C++ For Dummies (2014)
Introduction to Classes
Visit www.dummies.com/extras/cplusplus for great Dummies content online.
In this part…
· Reviewing object-oriented programming
· Declaring and defining class members
· Declaring constructors and destructors
· Defining static member functions
· Visit www.dummies.com/extras/cplusplus for great Dummies content online
Examining Object-Oriented Programming
In This Chapter
Reviewing object-oriented programming
Introducing abstraction and classification
Discovering why object-oriented programming is important
What, exactly, is object-oriented programming? Object-oriented programming, or OOP as those in the know prefer to call it, relies on two principles you learned before you ever got out of Pampers: abstraction and classification. To explain, let me tell you a little story.
Abstracting Microwave Ovens
Sometimes when my son and I are watching football (which only happens when my wife can’t find the switcher), I whip up a terribly unhealthy batch of nachos. I dump some chips on a plate, throw on some beans, cheese, and lots of jalapeños, and nuke the whole mess in the microwave oven for five minutes. To use my microwave, I open the door, throw the stuff in, and punch a few buttons. After a few minutes, the nachos are done.
Now think for a minute about all the things I don’t do to use my microwave:
· I don’t rewire or change anything inside the microwave to get it to work. The microwave has an interface — the front panel with all the buttons and the little time display — that lets me do everything I need to do.
· I don’t have to reprogram the software used to drive the little processor inside my microwave, even if I cooked a different dish the last time I used the microwave.
· I don’t look inside my microwave’s case.
· Even if I were a microwave designer and knew all about the inner workings of a microwave, including its software, I would still use it the same way to heat my nachos without thinking about all that stuff inside.
These are not profound observations. You can deal with only so much stress in your life. To reduce the number of things that you deal with, you work at a certain level of detail.
In object-oriented (OO) computerese, the level of detail at which you are working is called the level of abstraction. To introduce another OO term while I have the chance, I abstract away the details of the microwave’s innards.
When I’m working on nachos, I view my microwave oven as a box. (I can’t worry about the innards of the microwave oven and still follow the Cowboys on the tube.) As long as I operate the microwave only through its interface (the keypad), there should be nothing I can do to
· Cause the microwave to enter an inconsistent state and crash.
· Turn my nachos into a blackened, flaming mass.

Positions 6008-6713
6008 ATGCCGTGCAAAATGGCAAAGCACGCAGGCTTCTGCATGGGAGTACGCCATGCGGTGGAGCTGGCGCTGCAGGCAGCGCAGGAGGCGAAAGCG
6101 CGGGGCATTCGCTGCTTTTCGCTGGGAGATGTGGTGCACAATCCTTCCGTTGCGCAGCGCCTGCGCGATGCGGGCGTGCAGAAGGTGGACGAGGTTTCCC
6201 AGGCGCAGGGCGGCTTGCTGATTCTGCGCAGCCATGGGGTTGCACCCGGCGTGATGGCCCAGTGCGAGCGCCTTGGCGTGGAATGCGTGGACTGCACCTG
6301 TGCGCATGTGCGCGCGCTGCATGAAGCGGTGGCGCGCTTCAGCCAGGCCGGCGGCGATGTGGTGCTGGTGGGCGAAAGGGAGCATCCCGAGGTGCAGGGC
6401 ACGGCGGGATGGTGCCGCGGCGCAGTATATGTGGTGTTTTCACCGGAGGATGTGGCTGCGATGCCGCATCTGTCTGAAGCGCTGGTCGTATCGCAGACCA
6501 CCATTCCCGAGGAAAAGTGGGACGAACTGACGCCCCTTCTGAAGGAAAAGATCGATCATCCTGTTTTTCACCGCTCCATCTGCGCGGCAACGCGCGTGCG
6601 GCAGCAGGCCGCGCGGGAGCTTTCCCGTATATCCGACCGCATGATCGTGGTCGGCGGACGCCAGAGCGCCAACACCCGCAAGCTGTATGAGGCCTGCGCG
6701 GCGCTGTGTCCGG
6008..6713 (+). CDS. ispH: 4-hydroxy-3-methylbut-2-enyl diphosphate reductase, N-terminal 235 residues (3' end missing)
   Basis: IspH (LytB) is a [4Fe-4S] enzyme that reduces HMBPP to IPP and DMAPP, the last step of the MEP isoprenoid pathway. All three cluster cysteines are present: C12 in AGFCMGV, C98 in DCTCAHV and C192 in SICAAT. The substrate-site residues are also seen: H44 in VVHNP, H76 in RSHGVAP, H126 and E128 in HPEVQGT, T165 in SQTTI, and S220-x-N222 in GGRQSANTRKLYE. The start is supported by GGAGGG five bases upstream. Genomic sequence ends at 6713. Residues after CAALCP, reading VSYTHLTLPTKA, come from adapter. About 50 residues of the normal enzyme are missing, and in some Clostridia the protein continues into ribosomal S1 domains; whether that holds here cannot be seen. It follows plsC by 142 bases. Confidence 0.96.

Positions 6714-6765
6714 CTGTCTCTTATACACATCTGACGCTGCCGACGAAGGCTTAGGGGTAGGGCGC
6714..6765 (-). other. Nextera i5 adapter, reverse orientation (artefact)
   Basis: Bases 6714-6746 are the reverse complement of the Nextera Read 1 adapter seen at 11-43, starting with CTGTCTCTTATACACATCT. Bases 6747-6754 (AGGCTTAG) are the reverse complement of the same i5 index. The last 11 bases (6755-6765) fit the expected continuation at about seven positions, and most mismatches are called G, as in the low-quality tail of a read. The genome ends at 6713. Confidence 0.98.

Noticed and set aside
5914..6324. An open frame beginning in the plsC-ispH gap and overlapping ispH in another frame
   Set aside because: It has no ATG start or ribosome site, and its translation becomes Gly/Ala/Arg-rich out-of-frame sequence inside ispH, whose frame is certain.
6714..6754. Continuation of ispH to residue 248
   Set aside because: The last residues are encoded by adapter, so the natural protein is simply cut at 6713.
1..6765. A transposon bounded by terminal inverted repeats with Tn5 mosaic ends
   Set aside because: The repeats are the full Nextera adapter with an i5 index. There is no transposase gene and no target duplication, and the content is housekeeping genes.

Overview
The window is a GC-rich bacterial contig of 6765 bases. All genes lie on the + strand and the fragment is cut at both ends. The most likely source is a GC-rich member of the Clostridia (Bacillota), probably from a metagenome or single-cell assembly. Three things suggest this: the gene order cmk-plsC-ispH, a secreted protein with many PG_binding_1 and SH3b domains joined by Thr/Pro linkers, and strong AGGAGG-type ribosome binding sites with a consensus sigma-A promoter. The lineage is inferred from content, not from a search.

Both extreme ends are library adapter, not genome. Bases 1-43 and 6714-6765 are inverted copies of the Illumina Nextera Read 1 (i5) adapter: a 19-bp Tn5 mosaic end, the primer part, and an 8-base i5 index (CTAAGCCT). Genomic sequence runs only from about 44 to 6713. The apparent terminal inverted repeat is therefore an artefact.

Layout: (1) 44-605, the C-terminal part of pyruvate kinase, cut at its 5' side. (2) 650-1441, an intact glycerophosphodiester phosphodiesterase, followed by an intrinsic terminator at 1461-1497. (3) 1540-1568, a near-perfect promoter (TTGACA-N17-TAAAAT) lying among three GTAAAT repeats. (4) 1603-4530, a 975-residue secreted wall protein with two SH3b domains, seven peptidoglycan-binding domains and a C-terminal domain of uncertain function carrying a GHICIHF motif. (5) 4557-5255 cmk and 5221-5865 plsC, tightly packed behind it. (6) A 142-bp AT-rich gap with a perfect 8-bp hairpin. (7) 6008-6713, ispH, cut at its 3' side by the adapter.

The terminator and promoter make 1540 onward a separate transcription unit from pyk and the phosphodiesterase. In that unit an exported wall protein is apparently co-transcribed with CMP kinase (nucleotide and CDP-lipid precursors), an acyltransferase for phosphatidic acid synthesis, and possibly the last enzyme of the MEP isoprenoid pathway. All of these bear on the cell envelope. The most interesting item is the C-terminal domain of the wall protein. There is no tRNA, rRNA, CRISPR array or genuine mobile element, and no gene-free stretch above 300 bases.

· Make the microwave (along with the surrounding house) burst into flames!
Preparing functional nachos
Suppose that I were to ask my son to write an algorithm for how Dad makes nachos. After he understood what I wanted, he would probably write “open a can of beans, grate some cheese, cut the jalapeños,” and so on. When it came to the part about microwaving the concoction, he would write something like “cook in the microwave for five minutes.”
That description is straightforward and complete. But it’s not the way a functional programmer would code a program to make nachos. Functional programmers live in a world devoid of objects such as microwave ovens and other appliances. They tend to worry about flow charts with their myriad functional paths. In a functional solution to the nachos problem, the flow of control would pass through my finger to the front panel and then to the internals of the microwave. Pretty soon, flow would be wiggling around through complex logic paths about how long to turn on the microwave tube and whether to sound the “come and get it” tone.
In a world like this, it’s difficult to think in terms of levels of abstraction. There are no objects, no abstractions behind which to hide inherent complexity.
Preparing object-oriented nachos
In an object-oriented approach to making nachos, I would first identify the types of objects in the problem: chips, beans, cheese, and an oven. Then I would begin the task of modeling these objects in software, without regard to the details of how they will be used in the final program.
While I am doing this, I’m said to be working (and thinking) at the level of the basic objects. I need to think about making a useful oven, but I don’t have to think about the logical process of making nachos yet. After all, the microwave designers didn’t think about the specific problem of my making a snack. Rather, they set about the problem of designing and building a useful microwave.